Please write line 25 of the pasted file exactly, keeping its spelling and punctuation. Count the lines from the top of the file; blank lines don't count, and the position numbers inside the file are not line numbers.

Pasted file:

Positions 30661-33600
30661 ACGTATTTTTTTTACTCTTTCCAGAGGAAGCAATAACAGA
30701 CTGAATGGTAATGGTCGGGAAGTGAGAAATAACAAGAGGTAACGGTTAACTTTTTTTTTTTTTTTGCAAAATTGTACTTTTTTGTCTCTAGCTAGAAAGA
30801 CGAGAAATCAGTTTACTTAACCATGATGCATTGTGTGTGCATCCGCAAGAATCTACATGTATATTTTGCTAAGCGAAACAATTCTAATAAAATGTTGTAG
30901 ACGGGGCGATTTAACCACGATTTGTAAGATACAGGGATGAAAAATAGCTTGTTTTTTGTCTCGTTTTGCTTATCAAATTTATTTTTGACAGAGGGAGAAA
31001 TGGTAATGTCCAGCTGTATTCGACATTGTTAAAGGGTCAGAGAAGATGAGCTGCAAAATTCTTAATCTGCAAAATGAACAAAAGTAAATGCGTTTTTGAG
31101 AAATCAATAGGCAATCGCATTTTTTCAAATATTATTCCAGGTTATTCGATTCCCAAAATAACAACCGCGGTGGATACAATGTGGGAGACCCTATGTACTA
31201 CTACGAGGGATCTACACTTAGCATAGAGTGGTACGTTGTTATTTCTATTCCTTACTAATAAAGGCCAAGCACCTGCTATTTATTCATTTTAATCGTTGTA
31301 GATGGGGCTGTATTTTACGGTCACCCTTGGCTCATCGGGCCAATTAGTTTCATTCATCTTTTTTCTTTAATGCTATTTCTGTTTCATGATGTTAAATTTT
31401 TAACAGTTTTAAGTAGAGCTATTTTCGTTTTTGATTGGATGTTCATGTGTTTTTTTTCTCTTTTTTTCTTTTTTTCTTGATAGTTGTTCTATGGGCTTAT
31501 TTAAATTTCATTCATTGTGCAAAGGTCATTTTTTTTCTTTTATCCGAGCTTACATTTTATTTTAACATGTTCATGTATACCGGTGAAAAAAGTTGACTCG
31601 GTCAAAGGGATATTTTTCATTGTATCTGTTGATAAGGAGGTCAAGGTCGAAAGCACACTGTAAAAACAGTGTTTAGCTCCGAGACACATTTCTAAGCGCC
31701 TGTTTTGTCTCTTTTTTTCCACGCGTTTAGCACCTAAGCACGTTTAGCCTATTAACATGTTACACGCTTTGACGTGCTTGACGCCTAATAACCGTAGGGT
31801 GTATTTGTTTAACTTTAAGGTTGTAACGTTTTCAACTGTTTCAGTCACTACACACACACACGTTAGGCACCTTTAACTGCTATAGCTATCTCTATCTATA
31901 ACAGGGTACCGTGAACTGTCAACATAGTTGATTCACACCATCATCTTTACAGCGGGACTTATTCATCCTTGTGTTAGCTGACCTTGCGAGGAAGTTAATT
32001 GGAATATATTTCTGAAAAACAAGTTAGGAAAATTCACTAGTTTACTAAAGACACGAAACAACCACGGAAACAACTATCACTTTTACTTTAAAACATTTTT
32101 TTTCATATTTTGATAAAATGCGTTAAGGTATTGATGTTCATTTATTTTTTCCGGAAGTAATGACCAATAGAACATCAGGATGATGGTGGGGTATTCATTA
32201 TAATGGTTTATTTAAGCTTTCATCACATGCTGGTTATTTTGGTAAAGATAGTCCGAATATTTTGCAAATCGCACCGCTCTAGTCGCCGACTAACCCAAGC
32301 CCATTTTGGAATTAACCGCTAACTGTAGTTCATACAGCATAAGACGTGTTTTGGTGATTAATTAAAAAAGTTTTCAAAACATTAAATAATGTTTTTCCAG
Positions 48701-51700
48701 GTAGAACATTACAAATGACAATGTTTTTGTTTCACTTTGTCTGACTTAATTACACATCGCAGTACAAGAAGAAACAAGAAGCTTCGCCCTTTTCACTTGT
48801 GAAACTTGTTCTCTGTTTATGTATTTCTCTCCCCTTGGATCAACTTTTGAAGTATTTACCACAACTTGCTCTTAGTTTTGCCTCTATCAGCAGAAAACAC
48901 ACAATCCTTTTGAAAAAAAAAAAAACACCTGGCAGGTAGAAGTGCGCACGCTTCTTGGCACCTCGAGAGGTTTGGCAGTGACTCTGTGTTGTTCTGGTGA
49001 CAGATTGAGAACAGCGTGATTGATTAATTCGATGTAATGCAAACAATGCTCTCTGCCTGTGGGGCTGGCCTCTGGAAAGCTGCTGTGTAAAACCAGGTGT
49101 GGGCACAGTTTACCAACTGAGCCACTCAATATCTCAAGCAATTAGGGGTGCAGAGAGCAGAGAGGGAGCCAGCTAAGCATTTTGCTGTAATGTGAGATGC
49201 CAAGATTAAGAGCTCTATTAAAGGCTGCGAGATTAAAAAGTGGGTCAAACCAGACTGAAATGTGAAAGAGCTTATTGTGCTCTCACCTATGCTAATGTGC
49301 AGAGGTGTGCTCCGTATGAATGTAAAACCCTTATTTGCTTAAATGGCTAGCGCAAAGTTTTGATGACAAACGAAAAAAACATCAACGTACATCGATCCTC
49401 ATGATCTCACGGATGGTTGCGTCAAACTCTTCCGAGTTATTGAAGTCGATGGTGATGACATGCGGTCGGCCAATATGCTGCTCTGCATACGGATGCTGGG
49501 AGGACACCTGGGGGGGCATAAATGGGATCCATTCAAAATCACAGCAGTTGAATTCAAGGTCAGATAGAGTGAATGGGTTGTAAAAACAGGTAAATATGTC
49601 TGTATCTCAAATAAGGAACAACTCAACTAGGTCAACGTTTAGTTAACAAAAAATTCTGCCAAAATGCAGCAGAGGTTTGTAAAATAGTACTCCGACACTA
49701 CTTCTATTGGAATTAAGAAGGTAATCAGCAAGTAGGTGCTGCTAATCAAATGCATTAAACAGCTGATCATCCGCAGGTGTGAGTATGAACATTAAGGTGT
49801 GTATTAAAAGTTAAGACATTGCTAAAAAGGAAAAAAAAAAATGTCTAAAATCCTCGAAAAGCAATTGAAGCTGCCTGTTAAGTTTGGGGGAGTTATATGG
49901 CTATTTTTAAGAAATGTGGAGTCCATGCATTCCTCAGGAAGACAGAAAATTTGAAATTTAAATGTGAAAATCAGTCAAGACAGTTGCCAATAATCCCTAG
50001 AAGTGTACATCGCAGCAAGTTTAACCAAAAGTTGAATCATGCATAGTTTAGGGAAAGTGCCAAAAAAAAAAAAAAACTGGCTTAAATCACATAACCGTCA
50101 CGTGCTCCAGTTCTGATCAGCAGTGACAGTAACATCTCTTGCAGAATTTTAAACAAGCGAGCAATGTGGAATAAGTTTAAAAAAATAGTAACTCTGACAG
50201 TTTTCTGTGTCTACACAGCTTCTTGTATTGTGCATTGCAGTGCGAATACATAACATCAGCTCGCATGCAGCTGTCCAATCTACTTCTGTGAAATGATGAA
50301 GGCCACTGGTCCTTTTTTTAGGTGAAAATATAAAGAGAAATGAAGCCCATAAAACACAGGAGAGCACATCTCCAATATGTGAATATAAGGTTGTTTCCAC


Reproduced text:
49101 GGGCACAGTTTACCAACTGAGCCACTCAATATCTCAAGCAATTAGGGGTGCAGAGAGCAGAGAGGGAGCCAGCTAAGCATTTTGCTGTAATGTGAGATGC